From Copy and Paste to AI Text Generator: A Revolution of the Digital Age

As I sat in front of my Lenovo x250 laptop and did my homework, I highlighted additional points to support my argument about the balance of power in Europe.

Then I click on the two simplest computer shortcuts – Ctrl + C and open my document page, then I click – Ctrl + V.

That’s when it dawned on me how easy it is to just copy any work and paste it anywhere with these shortcuts.

I was a little mesmerized by these thoughts; then I quickly generated more points with an AI to support my claim and it appeared strikingly – what I would call a revolution of the digital age.

Often we casually talk about “copy-and-paste” technology as if it weren’t much, but after this revelation I call it John the Baptist of the digital age because this invention was a precursor to many innovations to come.

Speaking of being a precursor, let’s take a quick look at the history of this innovation.

How did copy and paste come about?

Before a little history talk, it is important that we know again what it is. Well, copy and paste is a feature that allows you to replicate or transfer text, images, or any other data from one place to another.

To use this feature, you typically select the content you want to copy and then use a keyboard shortcut (ctrl+c) or the right-click menu to copy it.

Then you can go to where you want to paste the content and use a different keyboard shortcut (Ctrl+V) or right click on the menu to paste it.

However, in history there is no way to discuss the history of copy and paste without talking about these two guys named Larry Tesler and Tim Mott.

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Both computer scientists were working for Xerox PARC developing the Gypsy word processor when they invented copy-paste technology between 1973 and 1976.

However, the feature only became really popular with the two operating systems Apple Lisa in 1983 and Macintosh in 1984. Not only did they invent copy-paste technology, they also added another command to it – cut. This makes erasing with remanent memory easier.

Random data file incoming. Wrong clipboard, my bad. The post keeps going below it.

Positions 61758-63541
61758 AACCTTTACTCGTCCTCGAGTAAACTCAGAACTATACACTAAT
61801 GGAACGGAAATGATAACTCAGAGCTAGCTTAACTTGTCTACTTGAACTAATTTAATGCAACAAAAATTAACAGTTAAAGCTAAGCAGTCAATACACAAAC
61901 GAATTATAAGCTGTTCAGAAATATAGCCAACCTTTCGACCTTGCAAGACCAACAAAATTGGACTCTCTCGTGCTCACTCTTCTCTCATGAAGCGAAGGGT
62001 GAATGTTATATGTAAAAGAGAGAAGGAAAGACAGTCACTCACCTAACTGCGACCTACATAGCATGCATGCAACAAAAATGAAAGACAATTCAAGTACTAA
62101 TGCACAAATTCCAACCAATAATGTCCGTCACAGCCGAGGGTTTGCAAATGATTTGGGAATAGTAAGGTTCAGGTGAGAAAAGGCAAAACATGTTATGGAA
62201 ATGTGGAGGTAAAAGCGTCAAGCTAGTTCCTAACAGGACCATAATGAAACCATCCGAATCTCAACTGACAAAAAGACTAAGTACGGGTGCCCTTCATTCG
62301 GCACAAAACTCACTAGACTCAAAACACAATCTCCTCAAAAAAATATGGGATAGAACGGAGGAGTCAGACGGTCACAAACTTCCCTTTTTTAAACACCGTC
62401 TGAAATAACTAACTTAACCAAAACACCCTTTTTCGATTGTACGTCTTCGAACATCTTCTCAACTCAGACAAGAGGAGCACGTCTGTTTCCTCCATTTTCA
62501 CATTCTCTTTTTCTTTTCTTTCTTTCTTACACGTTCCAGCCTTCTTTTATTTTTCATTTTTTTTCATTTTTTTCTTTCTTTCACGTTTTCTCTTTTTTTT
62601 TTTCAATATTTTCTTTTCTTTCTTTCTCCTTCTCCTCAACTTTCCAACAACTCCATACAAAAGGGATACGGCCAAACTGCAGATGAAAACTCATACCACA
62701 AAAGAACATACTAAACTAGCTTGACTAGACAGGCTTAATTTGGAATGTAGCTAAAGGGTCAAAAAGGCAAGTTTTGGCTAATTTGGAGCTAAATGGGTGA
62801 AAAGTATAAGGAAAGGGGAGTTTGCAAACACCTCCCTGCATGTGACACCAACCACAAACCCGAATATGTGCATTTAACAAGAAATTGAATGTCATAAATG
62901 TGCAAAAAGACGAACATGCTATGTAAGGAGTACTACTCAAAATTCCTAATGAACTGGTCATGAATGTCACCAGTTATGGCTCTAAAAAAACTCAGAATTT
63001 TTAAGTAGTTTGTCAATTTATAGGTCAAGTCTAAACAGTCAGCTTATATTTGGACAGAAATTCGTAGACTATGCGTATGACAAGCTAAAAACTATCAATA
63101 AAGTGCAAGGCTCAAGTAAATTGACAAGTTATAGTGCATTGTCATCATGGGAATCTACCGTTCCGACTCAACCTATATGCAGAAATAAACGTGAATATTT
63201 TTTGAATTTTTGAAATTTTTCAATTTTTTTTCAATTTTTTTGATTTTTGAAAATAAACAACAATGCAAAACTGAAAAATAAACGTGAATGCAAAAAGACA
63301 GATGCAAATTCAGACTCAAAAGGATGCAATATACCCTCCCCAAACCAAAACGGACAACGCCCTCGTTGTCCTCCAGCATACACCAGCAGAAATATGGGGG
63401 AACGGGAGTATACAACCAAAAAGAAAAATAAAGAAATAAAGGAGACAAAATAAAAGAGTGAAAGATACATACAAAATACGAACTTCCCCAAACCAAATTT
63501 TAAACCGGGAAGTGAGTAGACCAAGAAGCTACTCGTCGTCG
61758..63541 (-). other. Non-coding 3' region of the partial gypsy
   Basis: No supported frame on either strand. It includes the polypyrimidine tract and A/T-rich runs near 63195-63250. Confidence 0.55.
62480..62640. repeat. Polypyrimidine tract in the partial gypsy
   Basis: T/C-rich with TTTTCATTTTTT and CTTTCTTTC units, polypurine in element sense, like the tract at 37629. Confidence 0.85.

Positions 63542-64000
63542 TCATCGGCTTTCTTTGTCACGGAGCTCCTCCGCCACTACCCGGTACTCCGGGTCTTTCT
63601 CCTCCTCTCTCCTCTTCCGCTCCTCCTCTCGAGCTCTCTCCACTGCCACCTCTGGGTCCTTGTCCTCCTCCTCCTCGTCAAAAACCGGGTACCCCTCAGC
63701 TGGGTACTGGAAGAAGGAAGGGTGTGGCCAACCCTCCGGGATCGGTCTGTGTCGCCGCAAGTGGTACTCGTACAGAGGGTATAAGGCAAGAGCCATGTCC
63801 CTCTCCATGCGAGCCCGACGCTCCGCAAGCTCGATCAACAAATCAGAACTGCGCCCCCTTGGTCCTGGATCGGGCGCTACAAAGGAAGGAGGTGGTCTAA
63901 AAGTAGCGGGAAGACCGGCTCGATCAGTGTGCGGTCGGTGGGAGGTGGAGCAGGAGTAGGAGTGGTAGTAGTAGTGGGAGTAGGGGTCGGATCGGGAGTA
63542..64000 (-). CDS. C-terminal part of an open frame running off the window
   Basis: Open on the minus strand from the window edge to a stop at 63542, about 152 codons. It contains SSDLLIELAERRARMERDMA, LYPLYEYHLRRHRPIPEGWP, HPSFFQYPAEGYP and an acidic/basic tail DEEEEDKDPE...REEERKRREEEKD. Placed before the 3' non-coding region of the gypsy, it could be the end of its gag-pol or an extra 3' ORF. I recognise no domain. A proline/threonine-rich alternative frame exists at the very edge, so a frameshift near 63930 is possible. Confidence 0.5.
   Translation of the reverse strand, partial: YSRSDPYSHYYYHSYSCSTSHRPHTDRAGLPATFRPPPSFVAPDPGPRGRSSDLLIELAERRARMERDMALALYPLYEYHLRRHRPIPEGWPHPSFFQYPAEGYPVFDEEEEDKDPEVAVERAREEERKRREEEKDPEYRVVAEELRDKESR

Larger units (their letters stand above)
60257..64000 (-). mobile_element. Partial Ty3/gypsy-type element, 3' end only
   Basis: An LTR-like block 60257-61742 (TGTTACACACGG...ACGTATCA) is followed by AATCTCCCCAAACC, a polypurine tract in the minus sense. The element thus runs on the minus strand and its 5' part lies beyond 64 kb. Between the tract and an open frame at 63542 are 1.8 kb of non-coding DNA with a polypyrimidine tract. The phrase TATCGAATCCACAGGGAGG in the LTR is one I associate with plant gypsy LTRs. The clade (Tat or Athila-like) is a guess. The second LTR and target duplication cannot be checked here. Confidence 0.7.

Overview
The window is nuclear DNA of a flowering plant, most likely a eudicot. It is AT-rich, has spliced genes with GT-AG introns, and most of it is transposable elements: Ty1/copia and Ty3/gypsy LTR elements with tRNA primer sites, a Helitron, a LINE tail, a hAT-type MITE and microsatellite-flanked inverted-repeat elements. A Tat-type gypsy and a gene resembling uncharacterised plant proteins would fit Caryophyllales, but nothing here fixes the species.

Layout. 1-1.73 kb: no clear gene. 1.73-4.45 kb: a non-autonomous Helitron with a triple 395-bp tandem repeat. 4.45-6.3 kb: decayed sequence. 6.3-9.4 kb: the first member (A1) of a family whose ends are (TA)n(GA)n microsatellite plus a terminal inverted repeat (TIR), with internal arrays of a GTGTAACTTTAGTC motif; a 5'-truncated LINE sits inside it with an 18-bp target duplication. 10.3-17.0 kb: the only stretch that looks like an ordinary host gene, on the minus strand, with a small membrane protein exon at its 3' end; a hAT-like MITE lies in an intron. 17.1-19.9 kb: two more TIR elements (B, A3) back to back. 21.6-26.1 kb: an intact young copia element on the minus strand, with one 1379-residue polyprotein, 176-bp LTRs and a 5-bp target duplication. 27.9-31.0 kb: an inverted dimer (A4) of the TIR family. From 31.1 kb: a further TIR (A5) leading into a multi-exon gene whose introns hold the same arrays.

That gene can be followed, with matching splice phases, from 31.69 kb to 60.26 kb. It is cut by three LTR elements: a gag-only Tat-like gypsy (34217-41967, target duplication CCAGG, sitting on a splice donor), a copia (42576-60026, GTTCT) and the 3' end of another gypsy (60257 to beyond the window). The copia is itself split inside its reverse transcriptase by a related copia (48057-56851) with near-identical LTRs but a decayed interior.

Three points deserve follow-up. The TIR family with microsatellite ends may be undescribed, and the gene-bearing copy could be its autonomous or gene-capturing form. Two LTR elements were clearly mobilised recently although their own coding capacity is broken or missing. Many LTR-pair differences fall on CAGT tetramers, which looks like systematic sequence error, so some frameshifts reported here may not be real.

This single invention made computers easier to use, and instead of typing word for word from a source, all you had to do was cut/copy and then paste the content.

The idea that this invention makes life easier by having a retentive memory (clipboard) of what you copied and pasted makes it the forerunner of artificial intelligence.

Why is copy and paste the forerunner of AI?

Although written in different programming languages, the idea of ​​copying and pasting is theoretically pretty synonymous with what artificial intelligence seems to do.

Of numerous definitions of AI, this Sebastian Thrun, a German-American computer scientist, entrepreneur, and professor at Stanford University, seems to sum up the whole idea compared to the lofty definitions of machine learning experts.

He said: “Artificial intelligence (AI) is about creating machines that can make our lives easier and better by doing things for us that we either don’t want to do or we can’t do. It’s about creating machines that are smarter and more capable than we are, and that can help us get things done more effectively and efficiently.”

From Sebastian’s idea, it is clear that the AI ​​hopes above all to make life easier.

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The essence of the computer revolution is to solve human problems, but thanks to Blaise Pascal, life has become easier with the invention of copy and paste, and more than two decades later, various word-generated AIs have become so widespread that all the ideas, people need are just a prompt away.


In summary, the essence of cut, copy, and paste is designed to make life easier by increasing efficiency, improving accuracy, and increasing productivity.

However, all these attributes are equally found in the essence of artificial intelligence; per Impact, the Ctrl+C/X and Ctrl+V revolution becomes a precursor to the AI ​​revolution.

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